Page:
Jon, you said, "Unlike Sampras, there's a highly finite number of other players who can match (Serena's) self-belief and competitive instincts." I don't dispute with you on most things, but as a long time Sampras fan, I have to say this is absurd. Sampras was peerless in the department of self-belief and competitive instincts for a good part of the 90s. As john McEnroe would say, "YOU CANNOT BE SERIOUS!" -- Muneeb, Lahore, Pakistan
? 1) There is an edict that we no longer use the phrase "you cannot be serious." 2) Sampras has all sorts of self-belief on hardcourt and grass. But clay? You really think deep in his soul, he came to Paris unshakably confident that he would be able to grind through seven matches?
I take no pleasure in saying this. But there was a lot of wishful thinking among American tennis commentators about Serena's chances at the French Open. Yes, she is a great champion. But she has not been a real factor at the majors in some time now. -- Yves, Montreal
? I don't disagree on either count. But I don't think picking Serena (full disclosure: as I did fairly vocally) was folly. Unlike other events in the past, she came here in form, in shape, absent major injury. She is still a peerless fighter. (See: match points, 8). And who was a preferable choice? Victoria Azarenka, whom Serena mauled on the same surface the last time they played? Maria Sharapova, whom Serena mauled on the same surface the last time they played? Agnieszka Radwanska, who's never been to a major final? Petra Kvitova who's struggled in 2012 and is injured?
Who said Serena was the favorite at this year's French Open? She hasn't won there in 10 years and isn't even the top ranked player. Do Charleston and Madrid prove she was a favorite at the French? Nevermind the chair tried her best to keep Serena in the match... -- Danny Hayes, Tallahassee, Tenn.
? When Steffi Graf picks you to win, it's validation.
As for the chair umpire, let's revisit this in a few days. But perhaps this Serena-Razzano match -- apart from being a seismic upset -- will become a watershed moment when tennis finally decided to address grunting in a consistent and meaningful way.
Did I just see that Dr. Ivo lost a set 6-0? How is that even possible? -- Steven K. Pensacola, Fla.
? Point taken. Keep in mind, this is event at which he once served 55 aces in a match.
? Asked this on Twitter: If she played today, Steffi would reach the second week, I reckon.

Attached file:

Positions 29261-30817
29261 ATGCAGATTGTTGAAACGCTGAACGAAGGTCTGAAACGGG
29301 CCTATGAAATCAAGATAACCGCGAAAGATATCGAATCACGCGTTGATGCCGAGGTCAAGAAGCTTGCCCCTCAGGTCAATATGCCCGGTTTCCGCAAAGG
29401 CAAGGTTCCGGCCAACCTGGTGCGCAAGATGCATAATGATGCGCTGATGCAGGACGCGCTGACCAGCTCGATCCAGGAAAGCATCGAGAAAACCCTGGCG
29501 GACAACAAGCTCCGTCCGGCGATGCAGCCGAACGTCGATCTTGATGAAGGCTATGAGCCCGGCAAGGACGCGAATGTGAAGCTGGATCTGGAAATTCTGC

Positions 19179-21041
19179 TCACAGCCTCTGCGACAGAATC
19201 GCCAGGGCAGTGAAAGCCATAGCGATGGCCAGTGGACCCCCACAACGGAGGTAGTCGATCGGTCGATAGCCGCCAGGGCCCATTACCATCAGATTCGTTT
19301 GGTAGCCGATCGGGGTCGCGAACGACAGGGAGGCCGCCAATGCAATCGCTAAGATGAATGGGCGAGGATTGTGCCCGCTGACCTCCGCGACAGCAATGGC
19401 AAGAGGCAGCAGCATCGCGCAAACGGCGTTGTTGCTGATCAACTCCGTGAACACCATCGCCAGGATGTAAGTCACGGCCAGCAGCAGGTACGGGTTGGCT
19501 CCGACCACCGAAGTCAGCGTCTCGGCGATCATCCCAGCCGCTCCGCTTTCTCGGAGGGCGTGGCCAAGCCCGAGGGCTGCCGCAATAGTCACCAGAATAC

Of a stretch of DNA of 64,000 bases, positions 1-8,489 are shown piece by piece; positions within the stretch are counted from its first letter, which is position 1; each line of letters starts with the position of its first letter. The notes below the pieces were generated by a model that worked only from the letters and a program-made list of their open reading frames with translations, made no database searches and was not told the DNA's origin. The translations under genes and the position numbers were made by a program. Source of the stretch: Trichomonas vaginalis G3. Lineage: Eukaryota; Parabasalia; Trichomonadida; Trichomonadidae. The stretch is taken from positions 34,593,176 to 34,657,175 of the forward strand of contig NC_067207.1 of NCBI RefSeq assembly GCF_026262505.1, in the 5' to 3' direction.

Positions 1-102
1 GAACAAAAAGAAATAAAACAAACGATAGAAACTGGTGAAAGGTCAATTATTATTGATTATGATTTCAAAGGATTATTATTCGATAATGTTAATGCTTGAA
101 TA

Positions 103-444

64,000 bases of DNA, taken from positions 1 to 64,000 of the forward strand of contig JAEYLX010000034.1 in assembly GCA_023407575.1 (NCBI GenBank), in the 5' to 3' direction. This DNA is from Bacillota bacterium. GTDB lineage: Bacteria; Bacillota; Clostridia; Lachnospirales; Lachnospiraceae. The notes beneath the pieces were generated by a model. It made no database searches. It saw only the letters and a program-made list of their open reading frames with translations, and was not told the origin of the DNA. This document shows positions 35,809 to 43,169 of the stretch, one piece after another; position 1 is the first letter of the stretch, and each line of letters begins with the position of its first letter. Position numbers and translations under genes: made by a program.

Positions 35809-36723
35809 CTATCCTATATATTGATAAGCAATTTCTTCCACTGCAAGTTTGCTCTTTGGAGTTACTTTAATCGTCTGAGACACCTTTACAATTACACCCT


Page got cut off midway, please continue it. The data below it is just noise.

? Robert of Washington, D.C.: "For anyone visiting Roland Garros, I wanted to give a big plug to Paris' #72 bus. It starts near the Hotel de Ville and goes down the right bank of the Seine past all the major tourist sites (Louvre, Eiffel tower, etc). After about 35 minutes (from where it starts), you are dropped off at the La Tourelle stop which is about a 15 min walk from the south entrance of Roland Garros. As opposed to the hot Metro, it's a great way for anyone staying near the Seine to see the city. Best of all, it wasn't very crowded (in the four times I took it, not a single person on it was going to Roland Garros)."
? Novak Djokovic will keep his winning Wimbledon formula by returning to The Boodles tournament at Stoke Park in Buckinghamshire ahead of this year's Championships. The World No.1 played at The Boodles last year and just over two weeks later he lifted his first Wimbledon trophy. Now Djokovic has chosen to return to the traditional Wimbledon warm-up event to prepare for the defense of his Wimbledon title.
? While we're here: Goran Ivanisevic, Pat Cash, Mark Philippoussis and Henri Leconte have been confirmed to join Tim Henman as part of an all-star field in the Statoil Masters Tennis at the Royal Albert Hall, 5-9 December. They will be joined by Mansour Bahrami and Fabrice Santoro who will also both appear with Leconte on ITV4's coverage of the French Open tomorrow at 9.30am UK time.
? Here are TennisResortsOnline.com's top five tennis resorts for 2012:
1. Kiawah Island Golf Resort, South Carolina 2. Topnotch Resort and Spa, Vermont 3. La Quinta Resort and Club, California 4. Wild Dunes Resort, South Carolina 5. Bio-Hotel Stanglwirt, Tirol, Austria
? Press releasin': "Ever wanted to help set a Guinness World Record? Fans in attendance at the World TeamTennis matchup between the New York Sportimes and the Philadelphia Freedoms on July 19 at Sportime Stadium on Randall's Island will have the opportunity to take part in an attempt to set the official mark for "Most People Bouncing Tennis Balls On Tennis Rackets," prior to the 7 p.m. match, which will feature former world No. 1 and Sportimes star Martina Hingis. Fans interested in participating should arrive at Sportime Stadium by 5 p.m., wear tennis sneakers and bring their rackets. Tennis balls will be provided. All participants must purchase a ticket to that evening's World TeamTennis match. The previous record of 658 was achieved in advance of the 2011 U.S. Open. More information can be found here."
? Greg Brennan of Oxnard, Calif., has today's LLS: Marion Bartoli and Alanis Morissette.